A Thousand False Gods

I’ve been away for awhile.  I don’t know why exactly.

Maybe it was because the year long almost daily posts of reading through the bible took more out of me than I realized.  Or maybe it was because I have been pretty deeply absorbed in the election and I don’t want this to become a daily rant on politics.

Maybe I just didn’t know what to write about.

But I’m back.

I still don’t know exactly what to write about I have noticed that while not writing here, I was writing other places.  Comment sections of articles, my Facebook page, etc.

So it’s taken me a while to realize that I could simply transpose all those other thoughts to here.  So anyway, here it goes:

Today, a friend of mine posted this on my Facebook wall:


Needless to say, I was not impressed.  Gervais’ supposed quote (I say supposed b/c I didn’t confirm he actually said it) is a case of a false equivalency.  So how does the Christian concept of God differ from the many gods of mythology.  This was my response:


Yes, indeed there were thousands of small “g” gods that have come and gone.  Skeptics would say this was primitive man’s attempts to explain the universe.  Catholics would say this was the inherent longing in man to reach out and reconnect with the Father.  But just because people were wrong before doesn’t mean that they are wrong now, that’s a false equivalence.


My favorite way to come at this question is to ask –What can we know if we take nothing as given, ignore our senses and only think – what is the bare minimum we can know is true?


Well, the first thing we can know is that we exist.  If we did not exist, we could not ask the question of whether or not we exist.  Hence the most famous phrase in western philosophy, “Cognito ergo sum” – I think therefore I am.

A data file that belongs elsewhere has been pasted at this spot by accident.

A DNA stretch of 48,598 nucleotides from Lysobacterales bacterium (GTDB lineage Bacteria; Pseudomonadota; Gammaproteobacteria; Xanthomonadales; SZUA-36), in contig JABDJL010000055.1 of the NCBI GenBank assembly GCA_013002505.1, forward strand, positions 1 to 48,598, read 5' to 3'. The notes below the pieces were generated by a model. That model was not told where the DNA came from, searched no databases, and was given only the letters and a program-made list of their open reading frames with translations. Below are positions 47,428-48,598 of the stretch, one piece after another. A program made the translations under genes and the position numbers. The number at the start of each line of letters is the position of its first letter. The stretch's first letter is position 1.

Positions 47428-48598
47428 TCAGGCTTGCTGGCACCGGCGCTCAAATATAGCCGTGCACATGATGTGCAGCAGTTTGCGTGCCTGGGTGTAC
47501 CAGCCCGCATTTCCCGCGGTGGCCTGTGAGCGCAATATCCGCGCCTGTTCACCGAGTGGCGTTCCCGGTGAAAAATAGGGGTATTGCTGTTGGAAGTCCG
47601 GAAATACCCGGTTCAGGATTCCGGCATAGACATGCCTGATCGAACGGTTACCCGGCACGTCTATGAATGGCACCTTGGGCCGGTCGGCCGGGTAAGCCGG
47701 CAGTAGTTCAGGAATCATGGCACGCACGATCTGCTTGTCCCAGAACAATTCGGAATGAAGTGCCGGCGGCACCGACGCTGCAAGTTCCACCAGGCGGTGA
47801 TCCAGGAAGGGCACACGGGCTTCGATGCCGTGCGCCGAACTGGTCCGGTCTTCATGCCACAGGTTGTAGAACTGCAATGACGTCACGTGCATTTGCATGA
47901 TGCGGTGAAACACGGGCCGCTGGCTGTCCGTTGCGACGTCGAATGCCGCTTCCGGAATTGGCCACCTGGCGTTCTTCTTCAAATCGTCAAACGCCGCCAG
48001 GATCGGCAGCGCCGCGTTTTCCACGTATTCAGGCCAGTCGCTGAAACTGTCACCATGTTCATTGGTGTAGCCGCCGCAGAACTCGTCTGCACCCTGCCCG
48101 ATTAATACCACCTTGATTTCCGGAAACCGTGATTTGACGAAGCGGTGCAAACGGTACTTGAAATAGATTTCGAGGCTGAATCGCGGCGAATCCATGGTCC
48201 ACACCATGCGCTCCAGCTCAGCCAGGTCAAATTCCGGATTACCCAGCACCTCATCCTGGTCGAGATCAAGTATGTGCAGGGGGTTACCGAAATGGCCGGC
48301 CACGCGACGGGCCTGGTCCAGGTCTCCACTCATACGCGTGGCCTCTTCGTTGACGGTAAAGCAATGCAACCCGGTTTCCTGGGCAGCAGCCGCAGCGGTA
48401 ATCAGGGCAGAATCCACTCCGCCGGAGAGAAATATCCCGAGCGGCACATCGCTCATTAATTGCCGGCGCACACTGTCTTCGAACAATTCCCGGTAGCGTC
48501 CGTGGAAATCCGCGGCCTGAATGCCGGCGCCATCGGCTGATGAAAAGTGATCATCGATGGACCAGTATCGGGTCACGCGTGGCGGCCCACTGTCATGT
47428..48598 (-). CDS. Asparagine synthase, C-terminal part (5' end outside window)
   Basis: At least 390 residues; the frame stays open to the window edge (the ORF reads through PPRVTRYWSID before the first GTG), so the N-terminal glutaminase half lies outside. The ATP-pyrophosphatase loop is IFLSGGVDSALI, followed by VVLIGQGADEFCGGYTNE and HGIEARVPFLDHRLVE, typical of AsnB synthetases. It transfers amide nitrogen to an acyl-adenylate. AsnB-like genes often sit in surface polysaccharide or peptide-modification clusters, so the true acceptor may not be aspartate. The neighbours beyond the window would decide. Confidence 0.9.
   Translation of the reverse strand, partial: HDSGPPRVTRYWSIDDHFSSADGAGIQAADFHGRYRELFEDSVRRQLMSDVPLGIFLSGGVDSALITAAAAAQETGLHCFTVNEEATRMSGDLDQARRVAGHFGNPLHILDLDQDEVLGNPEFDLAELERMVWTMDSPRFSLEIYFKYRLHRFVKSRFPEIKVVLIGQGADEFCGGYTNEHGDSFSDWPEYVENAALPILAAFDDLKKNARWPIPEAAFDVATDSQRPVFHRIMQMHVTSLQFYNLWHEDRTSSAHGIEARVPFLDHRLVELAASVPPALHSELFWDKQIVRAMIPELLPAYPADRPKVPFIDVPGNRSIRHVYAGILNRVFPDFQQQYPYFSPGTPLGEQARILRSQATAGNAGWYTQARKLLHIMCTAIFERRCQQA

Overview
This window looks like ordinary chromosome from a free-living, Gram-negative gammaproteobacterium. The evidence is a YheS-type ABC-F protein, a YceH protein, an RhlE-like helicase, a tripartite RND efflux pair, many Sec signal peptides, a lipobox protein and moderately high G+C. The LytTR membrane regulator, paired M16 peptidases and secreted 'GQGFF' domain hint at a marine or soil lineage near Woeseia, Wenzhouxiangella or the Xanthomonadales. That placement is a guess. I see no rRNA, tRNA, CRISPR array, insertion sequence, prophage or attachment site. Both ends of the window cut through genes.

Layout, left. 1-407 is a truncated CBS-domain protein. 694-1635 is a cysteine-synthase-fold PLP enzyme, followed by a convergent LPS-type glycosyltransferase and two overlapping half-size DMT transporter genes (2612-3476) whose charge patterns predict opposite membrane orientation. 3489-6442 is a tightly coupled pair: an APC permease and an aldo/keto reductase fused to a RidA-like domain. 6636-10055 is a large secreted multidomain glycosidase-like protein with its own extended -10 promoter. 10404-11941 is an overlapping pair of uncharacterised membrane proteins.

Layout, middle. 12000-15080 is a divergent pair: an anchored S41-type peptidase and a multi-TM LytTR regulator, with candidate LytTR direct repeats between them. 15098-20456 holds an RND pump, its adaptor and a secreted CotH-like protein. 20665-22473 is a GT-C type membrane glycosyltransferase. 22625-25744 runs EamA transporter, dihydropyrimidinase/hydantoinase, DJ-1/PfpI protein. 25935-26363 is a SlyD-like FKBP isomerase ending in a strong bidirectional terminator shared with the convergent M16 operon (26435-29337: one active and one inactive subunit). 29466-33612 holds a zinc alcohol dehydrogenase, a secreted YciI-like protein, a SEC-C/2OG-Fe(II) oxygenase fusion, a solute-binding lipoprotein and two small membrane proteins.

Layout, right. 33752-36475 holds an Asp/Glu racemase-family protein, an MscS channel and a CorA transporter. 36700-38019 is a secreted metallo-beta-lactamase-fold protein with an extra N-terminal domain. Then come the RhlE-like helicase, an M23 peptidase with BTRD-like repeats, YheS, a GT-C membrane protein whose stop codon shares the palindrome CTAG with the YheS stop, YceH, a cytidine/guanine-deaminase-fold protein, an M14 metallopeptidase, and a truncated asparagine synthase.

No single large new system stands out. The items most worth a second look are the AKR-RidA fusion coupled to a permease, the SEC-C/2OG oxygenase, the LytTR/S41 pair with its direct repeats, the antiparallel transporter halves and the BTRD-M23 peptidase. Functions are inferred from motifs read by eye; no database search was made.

What else can we know?   Well we can know that we must exist within some greater existence.  If we existed within a great nothingness than we would in fact too be nothing and we know we are not that.  So we exist and existence itself exists.


By comparison, we can also know the properties of existence.  We know that we are finite but that existence itself must be infinite.  We know that temporal but that existence itself must be internal.  We know that we are material but that existence itself must be immaterial.  We know that we are locatable but that existence itself must be omnipresent.  We know that our knowledge is limited but that existence itself must be all-knowing.  We know our power to effect existence is limited but existence itself must be omnipotent.


What do you call an immaterial, infinite, eternal, omnipresent, and omnipotent being that is existence itself?  I call that God.  Not an anthropomorphized god of thunder like Thor or lighting like Zeus, but a God that transcends human limitations to even properly conceptualize.  I arrive at this conclusion not to explain why the sun rises or sets, not because I am afraid at what will happen when I die but by logic and reason.


And then the simple question follows – Would such a God make himself known to us?  Clearly he has.  Both by building into us the natural desire to try to explain the world and the intellects capable of reason that have over the centuries eliminated the Thor’s and Zeus’ and arrived at truth.


It is surprising then that at some point God, apparently also chose to reveal himself directly to us?

Then Moses said to God, “If I come to the people of Israel and say to them, ‘The God of your fathers has sent me to you’ and they ask me, ‘What is his name?’ what shall I say to them?” God said to Moses, “I am who I am.” And he said, “Say this to the people of Israel, ‘I am has sent me to you.'”

Exo 3:13-14

Notice the name of God – “I Am”.  In other words, “I exist”.  God is that being that is existence itself.  He is the essence of existence, pure existence.


I find my way of looking at it much more mind blowing than Ricky Gervais and his silly little pop philosophy.  Might I suggest moving on from Ricky Gervais and trying a little C.S. Lewis or Archbishop Fulton Sheen.




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